Satisfactory academic progress for US Federal Aid recipients



All students receiving US Federal Financial Aid (Stafford Subsidized, Unsubsidized and/or PLUS) at UQ must progress satisfactorily towards completion of a chosen academic program.

UQ is required by US Federal Law (34CFR 668.34) to define and enforce standards of Satisfactory Academic Progress (SAP) for students receiving US Federal Funding.

The guidelines have been established to encourage students to successfully complete academic programs for which US Federal Financial Aid is received, and to be competitive in the US workplace when they graduate.

Students are required to meet and also satisfy the US Financial Aid SAP requirements, which require a higher standard of academic performance and are independent to the UQ academic progression rules.

Effective from Semester 1, 2014, students receiving US Federal Financial Aid will be evaluated at the start of each award year. This evaluation process will consider the students' progress under the following categories:

  1. Academic standing
  2. Maximum timeframe 

Students receiving US Federal Financial Aid must also meet UQ academic progression rules.

In order to receive US federal funds, students must meet minimum standards for the above mentioned components, and adhere to University Enrolment and Academic Progression rules and to Australian Immigration / visa legislation.

Academic standing 

To remain eligible for the William D. Ford Direct Loan (DL) program:

  • Students enrolled in all undergraduate and postgraduate coursework programs must achieve and maintain a cumulative Grade Point Average (GPA) of 4.25.
  • For students enrolled in postgraduate research programs and higher degree by research programs, the Financial Aid Office will contact your supervisor to confirm that you are progressing satisfactorily.

UQ represents its grades in a scale of 1 to 7, with 1 being a fail and 7 being the highest possible result. This GPA calculation website allows you to manually calculate your UQ GPA. 

Maximum timeframe

An undergraduate student is entitled to receive aid for 150% of the allocated course time frame, providing they achieve the required GPA:

  • three-year degree – eligibility for aid 4.5 years
  • four-year degree – eligibility for aid 6 years
  • five-year degree – eligibility for aid 7.5 years.

Students should be advised that while federal eligibility may allow them to continue, individual academic progress rules and student visa restrictions may impact on the students’ ability to continue within the program.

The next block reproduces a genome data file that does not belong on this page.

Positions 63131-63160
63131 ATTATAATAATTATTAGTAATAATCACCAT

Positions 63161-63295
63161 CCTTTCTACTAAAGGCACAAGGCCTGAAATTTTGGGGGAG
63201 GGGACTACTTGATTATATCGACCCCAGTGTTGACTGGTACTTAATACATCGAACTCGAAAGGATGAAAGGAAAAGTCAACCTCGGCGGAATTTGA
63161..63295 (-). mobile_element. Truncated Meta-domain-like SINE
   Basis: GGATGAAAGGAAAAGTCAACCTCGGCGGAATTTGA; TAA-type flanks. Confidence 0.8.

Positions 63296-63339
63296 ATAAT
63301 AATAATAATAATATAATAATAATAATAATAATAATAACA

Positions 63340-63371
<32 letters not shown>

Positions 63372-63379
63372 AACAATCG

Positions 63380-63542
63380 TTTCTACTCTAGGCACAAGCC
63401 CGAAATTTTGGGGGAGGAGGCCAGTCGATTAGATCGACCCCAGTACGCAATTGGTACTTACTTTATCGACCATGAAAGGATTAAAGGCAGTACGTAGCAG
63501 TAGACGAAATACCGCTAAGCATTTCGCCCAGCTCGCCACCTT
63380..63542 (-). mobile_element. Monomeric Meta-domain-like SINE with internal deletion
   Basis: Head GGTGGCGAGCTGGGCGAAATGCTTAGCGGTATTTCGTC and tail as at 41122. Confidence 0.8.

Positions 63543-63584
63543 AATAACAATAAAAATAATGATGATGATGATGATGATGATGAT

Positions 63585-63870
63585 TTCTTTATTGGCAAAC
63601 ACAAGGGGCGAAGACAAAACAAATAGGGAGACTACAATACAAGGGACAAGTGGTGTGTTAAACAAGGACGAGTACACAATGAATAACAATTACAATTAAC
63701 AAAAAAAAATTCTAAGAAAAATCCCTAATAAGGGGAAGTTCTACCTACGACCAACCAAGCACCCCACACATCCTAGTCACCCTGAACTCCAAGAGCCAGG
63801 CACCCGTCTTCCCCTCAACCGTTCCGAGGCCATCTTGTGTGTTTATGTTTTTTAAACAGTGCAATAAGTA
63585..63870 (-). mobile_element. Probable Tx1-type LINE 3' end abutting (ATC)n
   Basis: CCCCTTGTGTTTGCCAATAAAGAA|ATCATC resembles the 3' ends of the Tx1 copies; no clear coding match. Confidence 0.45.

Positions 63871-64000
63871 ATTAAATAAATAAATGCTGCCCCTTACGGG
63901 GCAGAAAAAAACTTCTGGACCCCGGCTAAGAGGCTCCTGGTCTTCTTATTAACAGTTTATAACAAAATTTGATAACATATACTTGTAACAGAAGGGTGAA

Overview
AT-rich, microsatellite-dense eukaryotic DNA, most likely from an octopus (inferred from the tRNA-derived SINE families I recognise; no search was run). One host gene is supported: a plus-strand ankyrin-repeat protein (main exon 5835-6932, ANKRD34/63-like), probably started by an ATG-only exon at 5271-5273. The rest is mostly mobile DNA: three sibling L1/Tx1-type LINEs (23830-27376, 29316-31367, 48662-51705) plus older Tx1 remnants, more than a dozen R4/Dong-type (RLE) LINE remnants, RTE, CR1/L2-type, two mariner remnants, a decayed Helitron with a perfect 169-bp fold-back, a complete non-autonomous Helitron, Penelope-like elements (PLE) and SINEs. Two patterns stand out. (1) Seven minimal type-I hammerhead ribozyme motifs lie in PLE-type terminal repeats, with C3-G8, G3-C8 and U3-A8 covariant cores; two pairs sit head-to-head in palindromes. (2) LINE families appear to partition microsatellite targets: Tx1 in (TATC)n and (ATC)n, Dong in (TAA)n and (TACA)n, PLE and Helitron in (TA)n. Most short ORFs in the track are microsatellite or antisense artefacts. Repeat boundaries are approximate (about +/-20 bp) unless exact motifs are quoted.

Remedial, non-credit courses and incompletes

Non-credit courses will not be counted in assessing full-time hours. A student is required to achieve a grade on any deferred or supplementary assessment within six months of completing a course.


UQ will review student academic performance at the end of each academic year. A student who does not meet the minimum satisfactory academic progress requirement will lose their eligibility for Federal Student Aid funding.

When a student loses FSA eligibility because they failed to make satisfactory progress, they may appeal that result on the basis of:

  1. Student’s Injury or illness
  2. The death of a relative
  3. Other special circumstances

The appeal must explain why they failed to make satisfactory progress and what has changed in their situation that will allow them to make satisfactory progress at the next evaluation. (Federal Student Aid Handbook: Volume 1, Chapter 1, Pg 11)

Students should submit their appeal in writing along with all relevant documentation to:

Financial Aid Director
The University of Queensland 
UQ International
Level 2 JD Story Building (61)
Brisbane QLD 4072

Email: iasfinance@uq.edu.au

Successful appeals

If the appeal is granted, appellants will be placed in one of two categories:

Stage 1: Probation without an Academic Plan

If you determine, based on the appeal, the student should be able to meet the SAP standards by the end of the subsequent payment period, you may place them on probation without an academic plan. You must review the student’s progress at the end of that one payment period, as probation status is for one payment period only. (Volume 1, Chapter 1, Pgs 11, 12)

Stage 2: Probation with an Academic Plan

If you determine, based on the appeal, that the student will require more than one payment period to meet progress standards, you may place them on probation and develop an academic plan for the student. You must review the student’s progress at the end of one payment period as is required of a student on probation status, to determine if the student is meeting the requirements of the academic plan.

The school and the student should develop a plan that ensures that the student is able to meet the school’s satisfactory progress standards by a specific time… or successful program completion.

If the student is meeting the requirements of the academic plan, the student is eligible to receive Title IV aid as long as the student continues to meet those requirements and is reviewed according to the requirements specified in the plan. (Volume 1, Chapter 1, Pgs 11,12)

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